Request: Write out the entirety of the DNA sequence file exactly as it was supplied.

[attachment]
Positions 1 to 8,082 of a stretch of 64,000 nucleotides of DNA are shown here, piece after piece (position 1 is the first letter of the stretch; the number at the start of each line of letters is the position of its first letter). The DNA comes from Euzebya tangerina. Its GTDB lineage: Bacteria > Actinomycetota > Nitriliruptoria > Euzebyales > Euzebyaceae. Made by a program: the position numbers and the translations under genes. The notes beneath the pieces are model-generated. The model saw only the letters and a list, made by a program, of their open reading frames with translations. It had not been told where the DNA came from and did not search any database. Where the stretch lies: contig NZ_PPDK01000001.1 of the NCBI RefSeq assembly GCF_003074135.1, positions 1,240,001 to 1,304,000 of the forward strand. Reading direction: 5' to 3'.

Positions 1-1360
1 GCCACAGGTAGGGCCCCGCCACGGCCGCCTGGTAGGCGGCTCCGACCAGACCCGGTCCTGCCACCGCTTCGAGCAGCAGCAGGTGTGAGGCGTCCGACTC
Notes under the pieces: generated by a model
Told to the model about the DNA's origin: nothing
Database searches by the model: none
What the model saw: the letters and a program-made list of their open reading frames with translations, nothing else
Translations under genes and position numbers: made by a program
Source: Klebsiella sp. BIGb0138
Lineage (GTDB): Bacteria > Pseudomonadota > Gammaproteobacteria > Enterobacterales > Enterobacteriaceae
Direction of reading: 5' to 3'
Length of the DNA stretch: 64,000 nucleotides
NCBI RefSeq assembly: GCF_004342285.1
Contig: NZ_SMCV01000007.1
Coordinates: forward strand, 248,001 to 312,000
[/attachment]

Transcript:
Positions 1 to 8,082 of a stretch of 64,000 nucleotides of DNA are shown here, piece after piece (position 1 is the first letter of the stretch; the number at the start of each line of letters is the position of its first letter). The DNA comes from Euzebya tangerina. Its GTDB lineage: Bacteria > Actinomycetota > Nitriliruptoria > Euzebyales > Euzebyaceae. Made by a program: the position numbers and the translations under genes. The notes beneath the pieces are model-generated. The model saw only the letters and a list, made by a program, of their open reading frames with translations. It had not been told where the DNA came from and did not search any database. Where the stretch lies: contig NZ_PPDK01000001.1 of the NCBI RefSeq assembly GCF_003074135.1, positions 1,240,001 to 1,304,000 of the forward strand. Reading direction: 5' to 3'.

Positions 1-1360
1 GCCACAGGTAGGGCCCCGCCACGGCCGCCTGGTAGGCGGCTCCGACCAGACCCGGTCCTGCCACCGCTTCGAGCAGCAGCAGGTGTGAGGCGTCCGACTC
Notes under the pieces: generated by a model
Told to the model about the DNA's origin: nothing
Database searches by the model: none
What the model saw: the letters and a program-made list of their open reading frames with translations, nothing else
Translations under genes and position numbers: made by a program
Source: Klebsiella sp. BIGb0138
Lineage (GTDB): Bacteria > Pseudomonadota > Gammaproteobacteria > Enterobacterales > Enterobacteriaceae
Direction of reading: 5' to 3'
Length of the DNA stretch: 64,000 nucleotides
NCBI RefSeq assembly: GCF_004342285.1
Contig: NZ_SMCV01000007.1
Coordinates: forward strand, 248,001 to 312,000